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Archiver > GENEALOGY-DNA > 2011-10 > 1319471046


From: "Debbie Kennett" <>
Subject: [DNA] DNA testing comparison charts
Date: Mon, 24 Oct 2011 16:44:06 +0100
References: <mailman.239.1319439655.14820.genealogy-dna@rootsweb.com>
In-Reply-To: <mailman.239.1319439655.14820.genealogy-dna@rootsweb.com>


Richard

With a fast-moving technology like DNA testing it's going to be a problem
keeping resources up to date. The Wiki format does allow for easy updating
but willing volunteers are always needed to keep pages as up-to-date and
accurate as possible. Wikis always give the date at the bottom of the page
when the page was last updated but as you say newbies might not be aware of
all the new developments.

Many thanks for updating the ISOGG Wiki page on Family Finder versus
Relative Finder. I've checked my own version 2 X-chromosome data and I have
data for 13816 X-chromosome SNPs so the version 2 figure we had of around
14,000 X-SNPs would appear to be correct. I thought at one time that 23andMe
published the technical specifications for the version 2 chip on their
website but I cannot now find anything. I have an old version of Excel so I
am unable to paste in all the autosomal SNPs to count them.

I've had a go at updating the ISOGG Wiki page further and have added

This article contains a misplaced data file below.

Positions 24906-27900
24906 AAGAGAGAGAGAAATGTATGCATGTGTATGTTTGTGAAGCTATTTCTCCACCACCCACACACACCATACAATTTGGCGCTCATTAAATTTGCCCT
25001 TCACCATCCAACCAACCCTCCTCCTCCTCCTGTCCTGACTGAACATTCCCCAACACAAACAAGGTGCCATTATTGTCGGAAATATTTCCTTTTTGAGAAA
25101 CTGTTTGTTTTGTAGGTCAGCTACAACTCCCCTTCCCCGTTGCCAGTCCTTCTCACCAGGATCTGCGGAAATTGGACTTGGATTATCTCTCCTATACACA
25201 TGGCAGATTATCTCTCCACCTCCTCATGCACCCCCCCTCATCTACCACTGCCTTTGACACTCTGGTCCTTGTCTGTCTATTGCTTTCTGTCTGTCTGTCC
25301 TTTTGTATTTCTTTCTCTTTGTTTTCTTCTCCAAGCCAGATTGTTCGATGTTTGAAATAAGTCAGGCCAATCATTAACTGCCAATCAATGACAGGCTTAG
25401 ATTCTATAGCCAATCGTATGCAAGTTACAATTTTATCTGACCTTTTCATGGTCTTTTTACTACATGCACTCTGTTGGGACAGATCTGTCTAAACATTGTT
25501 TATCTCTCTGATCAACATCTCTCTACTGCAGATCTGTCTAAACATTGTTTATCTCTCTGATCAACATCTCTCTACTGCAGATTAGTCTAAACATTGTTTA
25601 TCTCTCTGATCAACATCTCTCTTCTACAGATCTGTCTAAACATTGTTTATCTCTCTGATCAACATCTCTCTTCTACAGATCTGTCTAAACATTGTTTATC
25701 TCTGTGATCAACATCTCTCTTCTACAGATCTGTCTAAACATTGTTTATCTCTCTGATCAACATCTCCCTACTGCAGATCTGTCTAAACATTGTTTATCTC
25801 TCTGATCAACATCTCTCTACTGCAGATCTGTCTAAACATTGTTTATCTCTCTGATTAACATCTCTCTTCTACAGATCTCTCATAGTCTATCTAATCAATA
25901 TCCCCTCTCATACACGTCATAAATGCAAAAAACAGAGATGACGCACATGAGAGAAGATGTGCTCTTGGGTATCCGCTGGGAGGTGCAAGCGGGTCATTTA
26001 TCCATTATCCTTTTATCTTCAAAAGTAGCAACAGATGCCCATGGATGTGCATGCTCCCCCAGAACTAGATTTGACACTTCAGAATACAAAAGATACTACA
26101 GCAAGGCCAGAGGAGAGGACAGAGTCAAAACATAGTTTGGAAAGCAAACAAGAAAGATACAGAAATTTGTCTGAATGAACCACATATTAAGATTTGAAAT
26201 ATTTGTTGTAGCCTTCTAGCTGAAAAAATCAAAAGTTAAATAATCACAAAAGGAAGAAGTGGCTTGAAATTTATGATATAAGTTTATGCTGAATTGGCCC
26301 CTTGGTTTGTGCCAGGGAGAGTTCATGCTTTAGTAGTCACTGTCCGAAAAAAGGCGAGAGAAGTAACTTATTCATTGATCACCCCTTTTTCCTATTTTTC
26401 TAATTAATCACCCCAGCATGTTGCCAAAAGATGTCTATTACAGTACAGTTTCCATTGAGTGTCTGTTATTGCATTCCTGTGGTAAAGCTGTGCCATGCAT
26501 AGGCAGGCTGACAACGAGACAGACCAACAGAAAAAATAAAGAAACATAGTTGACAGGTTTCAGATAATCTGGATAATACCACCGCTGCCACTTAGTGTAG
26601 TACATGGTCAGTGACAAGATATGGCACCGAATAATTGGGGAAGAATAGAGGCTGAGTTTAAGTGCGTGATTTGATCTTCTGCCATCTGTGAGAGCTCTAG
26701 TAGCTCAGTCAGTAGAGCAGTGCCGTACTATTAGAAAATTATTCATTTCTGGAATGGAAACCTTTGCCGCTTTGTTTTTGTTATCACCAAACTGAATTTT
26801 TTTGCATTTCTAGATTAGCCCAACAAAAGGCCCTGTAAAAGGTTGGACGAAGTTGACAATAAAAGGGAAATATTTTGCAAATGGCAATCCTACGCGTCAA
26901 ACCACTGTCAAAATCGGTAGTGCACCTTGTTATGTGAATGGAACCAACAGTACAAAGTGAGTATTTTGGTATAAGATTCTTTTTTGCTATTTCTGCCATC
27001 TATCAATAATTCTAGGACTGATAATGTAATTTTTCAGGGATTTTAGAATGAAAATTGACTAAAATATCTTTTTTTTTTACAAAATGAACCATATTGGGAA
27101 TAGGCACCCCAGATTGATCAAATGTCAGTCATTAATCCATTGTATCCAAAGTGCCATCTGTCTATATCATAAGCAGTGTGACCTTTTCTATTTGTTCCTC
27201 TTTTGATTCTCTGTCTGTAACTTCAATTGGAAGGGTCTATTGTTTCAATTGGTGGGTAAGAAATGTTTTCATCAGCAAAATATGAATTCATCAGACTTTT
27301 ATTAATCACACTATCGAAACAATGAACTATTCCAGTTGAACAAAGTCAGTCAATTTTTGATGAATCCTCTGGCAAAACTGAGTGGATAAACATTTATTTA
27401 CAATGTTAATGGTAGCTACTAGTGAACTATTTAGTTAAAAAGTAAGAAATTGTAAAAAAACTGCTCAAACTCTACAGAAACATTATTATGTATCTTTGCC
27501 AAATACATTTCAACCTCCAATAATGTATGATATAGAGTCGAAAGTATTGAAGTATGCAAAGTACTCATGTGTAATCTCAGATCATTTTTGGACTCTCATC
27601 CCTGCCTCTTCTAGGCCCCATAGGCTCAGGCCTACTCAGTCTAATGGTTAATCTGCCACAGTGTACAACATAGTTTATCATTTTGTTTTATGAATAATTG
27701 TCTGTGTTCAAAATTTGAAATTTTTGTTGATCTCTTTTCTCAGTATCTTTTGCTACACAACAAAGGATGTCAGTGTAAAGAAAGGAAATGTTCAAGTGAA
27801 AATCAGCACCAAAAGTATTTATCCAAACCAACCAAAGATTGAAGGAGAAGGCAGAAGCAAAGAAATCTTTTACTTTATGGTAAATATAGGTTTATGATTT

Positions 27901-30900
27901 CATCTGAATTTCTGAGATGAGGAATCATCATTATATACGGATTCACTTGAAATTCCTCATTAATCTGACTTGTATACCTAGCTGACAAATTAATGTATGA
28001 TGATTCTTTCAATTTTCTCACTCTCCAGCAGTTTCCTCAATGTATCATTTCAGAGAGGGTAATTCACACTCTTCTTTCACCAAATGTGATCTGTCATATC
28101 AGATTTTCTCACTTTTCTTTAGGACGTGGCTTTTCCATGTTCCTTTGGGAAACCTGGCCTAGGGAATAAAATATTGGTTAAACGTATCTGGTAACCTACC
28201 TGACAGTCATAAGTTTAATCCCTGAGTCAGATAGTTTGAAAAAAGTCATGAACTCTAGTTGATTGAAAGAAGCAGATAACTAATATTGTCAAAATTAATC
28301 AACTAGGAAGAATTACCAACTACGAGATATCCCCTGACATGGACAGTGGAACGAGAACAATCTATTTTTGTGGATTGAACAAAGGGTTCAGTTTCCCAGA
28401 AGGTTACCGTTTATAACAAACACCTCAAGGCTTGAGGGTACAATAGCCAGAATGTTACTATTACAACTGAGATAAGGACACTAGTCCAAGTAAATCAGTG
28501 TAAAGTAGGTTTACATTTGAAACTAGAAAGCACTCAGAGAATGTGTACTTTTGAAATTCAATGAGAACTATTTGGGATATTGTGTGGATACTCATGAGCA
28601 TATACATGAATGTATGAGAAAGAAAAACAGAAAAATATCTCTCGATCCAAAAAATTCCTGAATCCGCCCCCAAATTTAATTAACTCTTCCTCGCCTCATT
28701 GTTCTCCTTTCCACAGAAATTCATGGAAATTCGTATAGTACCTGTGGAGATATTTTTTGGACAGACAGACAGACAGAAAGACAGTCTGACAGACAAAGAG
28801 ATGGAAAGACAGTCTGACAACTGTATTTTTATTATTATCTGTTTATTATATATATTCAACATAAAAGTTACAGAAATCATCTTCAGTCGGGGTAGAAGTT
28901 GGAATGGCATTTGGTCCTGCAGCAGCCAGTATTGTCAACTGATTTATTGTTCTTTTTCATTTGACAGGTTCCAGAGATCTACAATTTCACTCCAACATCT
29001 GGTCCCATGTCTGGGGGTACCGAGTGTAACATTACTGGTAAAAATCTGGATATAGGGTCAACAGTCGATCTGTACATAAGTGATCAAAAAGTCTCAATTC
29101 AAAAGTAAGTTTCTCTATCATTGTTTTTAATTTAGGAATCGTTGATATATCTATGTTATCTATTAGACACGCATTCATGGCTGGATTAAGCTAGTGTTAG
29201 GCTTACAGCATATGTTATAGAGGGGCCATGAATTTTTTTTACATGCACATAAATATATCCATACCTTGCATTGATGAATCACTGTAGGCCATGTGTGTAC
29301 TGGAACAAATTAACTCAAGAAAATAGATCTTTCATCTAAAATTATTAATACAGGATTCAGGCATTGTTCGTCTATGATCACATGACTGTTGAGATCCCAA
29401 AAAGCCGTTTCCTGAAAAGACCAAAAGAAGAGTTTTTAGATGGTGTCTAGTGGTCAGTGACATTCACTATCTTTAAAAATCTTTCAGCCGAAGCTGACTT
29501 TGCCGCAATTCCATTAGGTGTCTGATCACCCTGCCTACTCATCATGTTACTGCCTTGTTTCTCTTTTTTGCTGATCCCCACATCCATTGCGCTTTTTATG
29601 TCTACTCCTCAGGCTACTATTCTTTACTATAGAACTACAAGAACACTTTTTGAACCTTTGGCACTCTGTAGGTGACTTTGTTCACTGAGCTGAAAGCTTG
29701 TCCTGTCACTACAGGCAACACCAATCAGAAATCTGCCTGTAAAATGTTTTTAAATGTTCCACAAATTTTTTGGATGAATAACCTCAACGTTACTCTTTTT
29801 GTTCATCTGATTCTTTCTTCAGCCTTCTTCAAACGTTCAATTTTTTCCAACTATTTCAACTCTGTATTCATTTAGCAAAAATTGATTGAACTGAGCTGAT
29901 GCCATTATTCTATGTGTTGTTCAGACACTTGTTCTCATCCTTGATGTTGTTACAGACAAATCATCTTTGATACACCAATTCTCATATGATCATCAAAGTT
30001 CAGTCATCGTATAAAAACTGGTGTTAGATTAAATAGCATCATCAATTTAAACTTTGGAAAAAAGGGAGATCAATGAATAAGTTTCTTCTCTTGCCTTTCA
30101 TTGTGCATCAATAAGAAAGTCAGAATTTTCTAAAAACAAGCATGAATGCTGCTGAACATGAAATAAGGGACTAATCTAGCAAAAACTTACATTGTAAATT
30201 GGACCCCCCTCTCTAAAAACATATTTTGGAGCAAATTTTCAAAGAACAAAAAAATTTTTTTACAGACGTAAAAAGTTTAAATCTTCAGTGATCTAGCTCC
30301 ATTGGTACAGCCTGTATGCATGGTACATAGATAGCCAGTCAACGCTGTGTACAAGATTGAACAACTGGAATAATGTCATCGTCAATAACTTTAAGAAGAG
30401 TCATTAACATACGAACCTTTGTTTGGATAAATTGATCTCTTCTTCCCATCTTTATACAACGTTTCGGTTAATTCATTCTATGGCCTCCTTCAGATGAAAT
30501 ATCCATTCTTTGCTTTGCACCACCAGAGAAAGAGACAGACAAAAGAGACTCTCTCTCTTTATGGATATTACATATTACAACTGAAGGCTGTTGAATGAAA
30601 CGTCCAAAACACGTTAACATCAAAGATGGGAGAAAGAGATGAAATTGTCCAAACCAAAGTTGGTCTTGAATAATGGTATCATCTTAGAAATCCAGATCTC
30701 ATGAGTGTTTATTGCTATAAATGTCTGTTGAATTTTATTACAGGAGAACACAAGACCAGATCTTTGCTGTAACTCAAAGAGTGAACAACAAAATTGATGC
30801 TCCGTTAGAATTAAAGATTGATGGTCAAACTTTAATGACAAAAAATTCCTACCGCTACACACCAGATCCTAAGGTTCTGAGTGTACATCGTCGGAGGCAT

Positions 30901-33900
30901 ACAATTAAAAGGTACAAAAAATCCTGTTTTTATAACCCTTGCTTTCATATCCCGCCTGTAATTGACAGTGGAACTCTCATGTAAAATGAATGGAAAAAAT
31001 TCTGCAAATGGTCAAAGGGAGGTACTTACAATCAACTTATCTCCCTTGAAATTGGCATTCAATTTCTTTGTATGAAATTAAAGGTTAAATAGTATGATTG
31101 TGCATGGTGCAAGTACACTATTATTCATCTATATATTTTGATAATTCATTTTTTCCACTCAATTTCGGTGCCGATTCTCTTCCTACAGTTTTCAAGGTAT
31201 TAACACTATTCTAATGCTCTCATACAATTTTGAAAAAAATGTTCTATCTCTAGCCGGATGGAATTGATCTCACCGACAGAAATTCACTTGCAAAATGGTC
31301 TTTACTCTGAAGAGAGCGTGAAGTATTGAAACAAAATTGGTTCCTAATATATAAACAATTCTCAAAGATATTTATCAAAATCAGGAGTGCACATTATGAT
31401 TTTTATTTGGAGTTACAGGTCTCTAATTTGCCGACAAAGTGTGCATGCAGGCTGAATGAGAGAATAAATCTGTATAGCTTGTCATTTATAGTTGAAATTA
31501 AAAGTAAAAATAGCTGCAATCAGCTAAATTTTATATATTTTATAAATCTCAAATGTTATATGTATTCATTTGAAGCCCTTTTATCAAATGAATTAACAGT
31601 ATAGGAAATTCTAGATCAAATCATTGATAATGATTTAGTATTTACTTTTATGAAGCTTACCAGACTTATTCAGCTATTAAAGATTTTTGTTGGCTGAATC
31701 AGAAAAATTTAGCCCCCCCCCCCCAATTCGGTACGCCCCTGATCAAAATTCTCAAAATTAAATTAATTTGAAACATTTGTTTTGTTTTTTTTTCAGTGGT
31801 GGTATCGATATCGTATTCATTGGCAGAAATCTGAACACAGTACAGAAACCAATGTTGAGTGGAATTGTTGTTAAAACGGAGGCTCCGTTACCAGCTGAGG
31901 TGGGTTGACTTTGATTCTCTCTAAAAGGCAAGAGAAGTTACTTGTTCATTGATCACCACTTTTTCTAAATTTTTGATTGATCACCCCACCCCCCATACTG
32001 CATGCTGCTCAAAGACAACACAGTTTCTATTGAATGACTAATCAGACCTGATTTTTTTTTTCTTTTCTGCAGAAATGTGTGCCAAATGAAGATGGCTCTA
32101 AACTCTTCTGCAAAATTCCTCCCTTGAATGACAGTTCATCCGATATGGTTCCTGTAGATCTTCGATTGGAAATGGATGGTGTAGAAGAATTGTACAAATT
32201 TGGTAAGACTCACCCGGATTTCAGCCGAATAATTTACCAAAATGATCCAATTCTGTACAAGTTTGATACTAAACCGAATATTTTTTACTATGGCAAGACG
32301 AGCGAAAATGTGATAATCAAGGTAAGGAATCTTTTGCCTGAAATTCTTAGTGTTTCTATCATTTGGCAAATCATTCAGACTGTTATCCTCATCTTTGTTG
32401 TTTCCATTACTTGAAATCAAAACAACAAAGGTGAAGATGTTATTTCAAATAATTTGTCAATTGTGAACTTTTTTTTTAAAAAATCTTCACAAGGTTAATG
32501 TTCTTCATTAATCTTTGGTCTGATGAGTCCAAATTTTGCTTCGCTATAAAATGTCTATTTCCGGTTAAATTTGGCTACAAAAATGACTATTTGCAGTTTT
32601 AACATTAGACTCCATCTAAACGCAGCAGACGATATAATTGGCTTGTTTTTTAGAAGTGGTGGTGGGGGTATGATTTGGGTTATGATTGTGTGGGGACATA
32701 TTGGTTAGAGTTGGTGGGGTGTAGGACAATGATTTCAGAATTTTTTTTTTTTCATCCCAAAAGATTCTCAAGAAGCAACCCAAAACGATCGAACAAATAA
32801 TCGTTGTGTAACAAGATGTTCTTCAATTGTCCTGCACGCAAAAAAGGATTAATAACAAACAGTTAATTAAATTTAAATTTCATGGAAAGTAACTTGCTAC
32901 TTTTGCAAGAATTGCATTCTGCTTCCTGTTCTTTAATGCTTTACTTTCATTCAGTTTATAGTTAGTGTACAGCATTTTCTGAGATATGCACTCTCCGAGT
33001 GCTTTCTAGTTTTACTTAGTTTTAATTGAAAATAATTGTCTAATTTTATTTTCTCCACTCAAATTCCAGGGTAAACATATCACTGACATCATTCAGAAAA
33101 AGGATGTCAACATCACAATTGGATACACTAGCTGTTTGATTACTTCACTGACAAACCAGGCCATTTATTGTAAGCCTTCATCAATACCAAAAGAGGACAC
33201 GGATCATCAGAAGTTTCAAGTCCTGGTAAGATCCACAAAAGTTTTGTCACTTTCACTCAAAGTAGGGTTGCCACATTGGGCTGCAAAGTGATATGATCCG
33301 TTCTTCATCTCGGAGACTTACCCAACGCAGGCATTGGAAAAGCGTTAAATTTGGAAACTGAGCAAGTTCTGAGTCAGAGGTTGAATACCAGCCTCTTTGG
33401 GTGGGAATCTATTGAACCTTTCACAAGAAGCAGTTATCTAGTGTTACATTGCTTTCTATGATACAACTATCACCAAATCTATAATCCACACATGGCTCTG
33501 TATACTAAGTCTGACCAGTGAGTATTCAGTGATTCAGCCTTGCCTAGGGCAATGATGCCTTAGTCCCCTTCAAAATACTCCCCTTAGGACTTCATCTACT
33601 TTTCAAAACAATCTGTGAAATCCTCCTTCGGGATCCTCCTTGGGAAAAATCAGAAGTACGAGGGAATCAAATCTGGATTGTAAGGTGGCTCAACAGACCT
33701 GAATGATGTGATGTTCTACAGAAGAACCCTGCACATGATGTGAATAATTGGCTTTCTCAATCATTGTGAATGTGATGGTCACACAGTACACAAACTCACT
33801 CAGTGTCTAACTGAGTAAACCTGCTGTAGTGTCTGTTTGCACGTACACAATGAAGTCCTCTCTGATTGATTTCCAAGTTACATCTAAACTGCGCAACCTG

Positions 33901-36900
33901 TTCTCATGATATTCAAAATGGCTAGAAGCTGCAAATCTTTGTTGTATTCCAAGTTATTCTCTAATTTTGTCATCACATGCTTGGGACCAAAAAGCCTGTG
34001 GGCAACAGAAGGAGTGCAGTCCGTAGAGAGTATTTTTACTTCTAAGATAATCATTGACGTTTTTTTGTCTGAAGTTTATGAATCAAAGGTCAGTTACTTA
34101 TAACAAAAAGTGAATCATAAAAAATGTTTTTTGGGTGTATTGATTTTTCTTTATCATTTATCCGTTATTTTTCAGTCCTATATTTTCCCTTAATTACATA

references for some of the statements that are quoted and in particular in
relation to the size of 23andMe's database, which I hope have helped to
redress the balance:

http://www.isogg.org/wiki/Family_Finder_versus_Relative_Finder

It is however not just the size of a company's database that is important
but also its composition, and especially for those of us who do not live in
the US and do not have colonial Americans or Ashkenazi Jews in our family
trees. FTDNA, despite their smaller autosomal database, have a big advantage
here, and for those of us in the UK we stand a much better chance of finding
a meaningful match. I have to say however that to date I've still not been
able to make a genealogical connection with any of my matches either at
23andMe or Family Tree DNA.

Please feel free to make any amendments to the ISOGG Wiki that you see fit.
I would encourage everyone else to do the same. That is the whole point of a
Wiki - anyone and everyone can edit it!

Debbie Kennett



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